By Alex P. Vidal/ PNS
NEWPORT BEACH, California — Hardly had the sex scandal involving Dominique Strauss-Khan, Arnold Schwarzenegger, the Catholic priests (the latest report) and Sugar Ray Leonard simmered down, two more prominent characters in sports fell in disgrace over doping allegations.
News of Oscar De La Hoya’s seeking treatment for a substance abuse problem and checking into a California-area facility within the last few weeks came in the heels of reports that cycling legend Lance Armstrong took performance enhancing drugs during a checkered career that remained insurpassed until his retirement.
The Golden Boy, USA’s lone gold medalist in the ill-fated USA boxing crew in the 1992 Barcelona Olympics, has posted a flurry of very introspective tweets in the past few days, including, “Take a deep breathe and let out all that anger that makes you hate. it really is going to be o.k.” and “Stop finding excuses not to live. life is controlled by what you make of it and not of what it makes of you.”
The CEO of Golden Boy Promotions had a career record of 39-6, his last a retirement TKO loss against Manny Pacquiao, held several championship titles in different divisions.
De La Hoya began drinking and using cocaine, which then caused him to have infidelity problems in his marriage sources connected with the former boxing champ claimed.
De La Hoya has told friends he does not believe he hit bottom, but checked himself into rehab before things got totally out of control.
He has had fidelity issues and it seems to correlate with substance abuse and that’s a matter he’s dealing with in rehab, according to reports.
Armstrong’s alleged substance abuse had been revealed by a colleague in “60 Minutes” interview. New York-based John Nestor, an AHN Sports Correspondent, reported that Tyler Hamilton has spoken out about doping in the world of cycling and implicating Lance Armstrong while doing it.
In an interview that aired on “60 Minutes,” May 22, Hamilton said Armstrong took performance enhancing drugs during a career that saw him win the Tour de France seven times and become the greatest rider the sport has ever known.
Hamilton went on to say that Armstrong also spoke to other riders on the U.S. Postal team, encouraging them to cheat as well. “”He obviously was the biggest rider in the team and he helped to call the shots,” Hamilton said. “He doped himself, you know, like everybody else, but he was just being part of the culture of the sport.”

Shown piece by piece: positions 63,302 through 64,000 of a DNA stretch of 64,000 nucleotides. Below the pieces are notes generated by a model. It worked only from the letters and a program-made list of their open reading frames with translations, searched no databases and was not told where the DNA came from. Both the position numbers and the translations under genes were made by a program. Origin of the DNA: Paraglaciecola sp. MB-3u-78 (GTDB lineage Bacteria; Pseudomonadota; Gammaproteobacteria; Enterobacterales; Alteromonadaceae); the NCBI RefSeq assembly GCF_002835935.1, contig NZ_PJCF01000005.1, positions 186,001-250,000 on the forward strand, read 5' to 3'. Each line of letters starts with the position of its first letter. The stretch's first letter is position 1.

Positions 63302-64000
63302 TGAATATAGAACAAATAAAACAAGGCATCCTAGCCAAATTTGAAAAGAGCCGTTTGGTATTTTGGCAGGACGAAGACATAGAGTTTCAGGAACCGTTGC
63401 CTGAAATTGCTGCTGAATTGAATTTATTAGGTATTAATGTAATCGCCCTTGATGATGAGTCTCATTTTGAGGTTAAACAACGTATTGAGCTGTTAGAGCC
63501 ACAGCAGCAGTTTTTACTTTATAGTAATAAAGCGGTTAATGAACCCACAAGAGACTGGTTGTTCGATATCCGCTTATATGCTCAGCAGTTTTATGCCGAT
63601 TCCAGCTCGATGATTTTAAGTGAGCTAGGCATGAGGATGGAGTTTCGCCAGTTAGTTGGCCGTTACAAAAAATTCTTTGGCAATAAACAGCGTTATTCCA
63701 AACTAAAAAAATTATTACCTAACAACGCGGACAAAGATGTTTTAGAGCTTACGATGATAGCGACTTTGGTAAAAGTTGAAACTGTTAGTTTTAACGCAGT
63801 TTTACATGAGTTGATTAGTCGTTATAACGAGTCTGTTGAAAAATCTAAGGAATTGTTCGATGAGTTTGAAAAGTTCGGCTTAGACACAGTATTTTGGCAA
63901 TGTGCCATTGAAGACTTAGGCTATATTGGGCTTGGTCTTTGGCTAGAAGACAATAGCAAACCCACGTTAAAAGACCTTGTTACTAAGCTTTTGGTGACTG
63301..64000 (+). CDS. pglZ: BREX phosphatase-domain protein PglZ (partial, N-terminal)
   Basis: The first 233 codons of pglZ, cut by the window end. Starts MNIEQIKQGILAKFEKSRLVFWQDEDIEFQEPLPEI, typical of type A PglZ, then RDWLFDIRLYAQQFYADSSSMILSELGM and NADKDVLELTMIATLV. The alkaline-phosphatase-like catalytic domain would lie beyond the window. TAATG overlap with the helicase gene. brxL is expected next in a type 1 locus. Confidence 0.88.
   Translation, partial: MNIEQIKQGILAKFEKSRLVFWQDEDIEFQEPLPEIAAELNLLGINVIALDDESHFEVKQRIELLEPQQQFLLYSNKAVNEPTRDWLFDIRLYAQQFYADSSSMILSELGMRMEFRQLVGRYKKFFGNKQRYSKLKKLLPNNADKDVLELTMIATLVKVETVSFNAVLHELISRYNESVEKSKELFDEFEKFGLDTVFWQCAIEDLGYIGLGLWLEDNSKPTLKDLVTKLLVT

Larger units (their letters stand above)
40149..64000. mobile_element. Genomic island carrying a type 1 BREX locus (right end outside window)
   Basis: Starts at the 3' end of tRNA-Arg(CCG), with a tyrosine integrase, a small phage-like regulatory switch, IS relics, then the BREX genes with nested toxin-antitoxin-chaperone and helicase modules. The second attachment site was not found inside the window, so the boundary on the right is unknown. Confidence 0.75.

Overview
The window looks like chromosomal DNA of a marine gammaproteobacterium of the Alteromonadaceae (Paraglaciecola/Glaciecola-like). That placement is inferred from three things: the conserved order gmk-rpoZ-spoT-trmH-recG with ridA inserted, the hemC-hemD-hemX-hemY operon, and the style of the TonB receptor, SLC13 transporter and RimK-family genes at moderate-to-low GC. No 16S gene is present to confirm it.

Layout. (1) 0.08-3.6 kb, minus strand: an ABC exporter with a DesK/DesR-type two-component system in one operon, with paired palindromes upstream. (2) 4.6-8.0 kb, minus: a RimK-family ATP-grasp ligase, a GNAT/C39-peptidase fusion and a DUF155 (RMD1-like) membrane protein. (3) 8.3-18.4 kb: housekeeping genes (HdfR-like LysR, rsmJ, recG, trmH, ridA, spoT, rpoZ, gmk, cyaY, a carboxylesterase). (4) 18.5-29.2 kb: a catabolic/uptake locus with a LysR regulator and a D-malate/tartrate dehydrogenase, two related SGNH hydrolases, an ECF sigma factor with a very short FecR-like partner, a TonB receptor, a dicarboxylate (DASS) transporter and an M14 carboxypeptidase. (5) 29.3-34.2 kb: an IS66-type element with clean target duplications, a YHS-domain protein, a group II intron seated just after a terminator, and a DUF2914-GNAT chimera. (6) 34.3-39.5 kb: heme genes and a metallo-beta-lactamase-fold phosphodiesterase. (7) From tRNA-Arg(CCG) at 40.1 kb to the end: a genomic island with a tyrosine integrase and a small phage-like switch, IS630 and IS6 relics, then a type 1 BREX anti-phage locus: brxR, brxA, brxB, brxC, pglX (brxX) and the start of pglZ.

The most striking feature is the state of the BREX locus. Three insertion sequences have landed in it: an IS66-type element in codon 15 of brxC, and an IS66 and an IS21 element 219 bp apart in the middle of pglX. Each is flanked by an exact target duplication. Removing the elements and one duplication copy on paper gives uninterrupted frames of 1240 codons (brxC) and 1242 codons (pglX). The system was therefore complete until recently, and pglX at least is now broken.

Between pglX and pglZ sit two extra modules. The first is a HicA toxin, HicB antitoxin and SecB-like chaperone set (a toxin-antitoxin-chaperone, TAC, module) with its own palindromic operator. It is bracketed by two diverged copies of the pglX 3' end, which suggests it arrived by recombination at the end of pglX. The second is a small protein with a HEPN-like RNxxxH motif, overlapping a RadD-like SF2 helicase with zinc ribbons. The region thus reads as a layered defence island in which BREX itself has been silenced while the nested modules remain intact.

Armstrong has repeatedly denied doping allegations, pointing to a record of over 500 tests without ever testing positive.
Mark Fabiani, Armstrong’s attorney, released a statement responding to the “60 Minutes” interview.
“We have already responded in great detail at www. facts4lance.com,” Fabiani said. “Throughout this entire process, CBS has demonstrated a serious lack of journalistic fairness and has elevated sensationalism over responsibility. CBS chose to rely on dubious sources while completely ignoring Lance’s nearly 500 clean tests and the hundreds of former teammates and competitors who would have spoken about his work ethic and talent.”
According to unidentified sources,”60 Minutes” reported that George Hincapie, a former teammate and friend of Armstorng’s, testified to a grand jury that he and Armstrong supplied each other with EPO.
Armstrong responded to that allegation with a website post.
“We are confident that the statements attributed to Hincapie are inaccurate and that the reports of his testimony are unreliable.” Hincapie released a statement May 20, through his lawyer, saying he did not speak with “60 Minutes” and was unaware of how or where the show got its information.
Sports always has its own twists and turns and revelation of subtance abuse of some celebrity athletes is only one of them.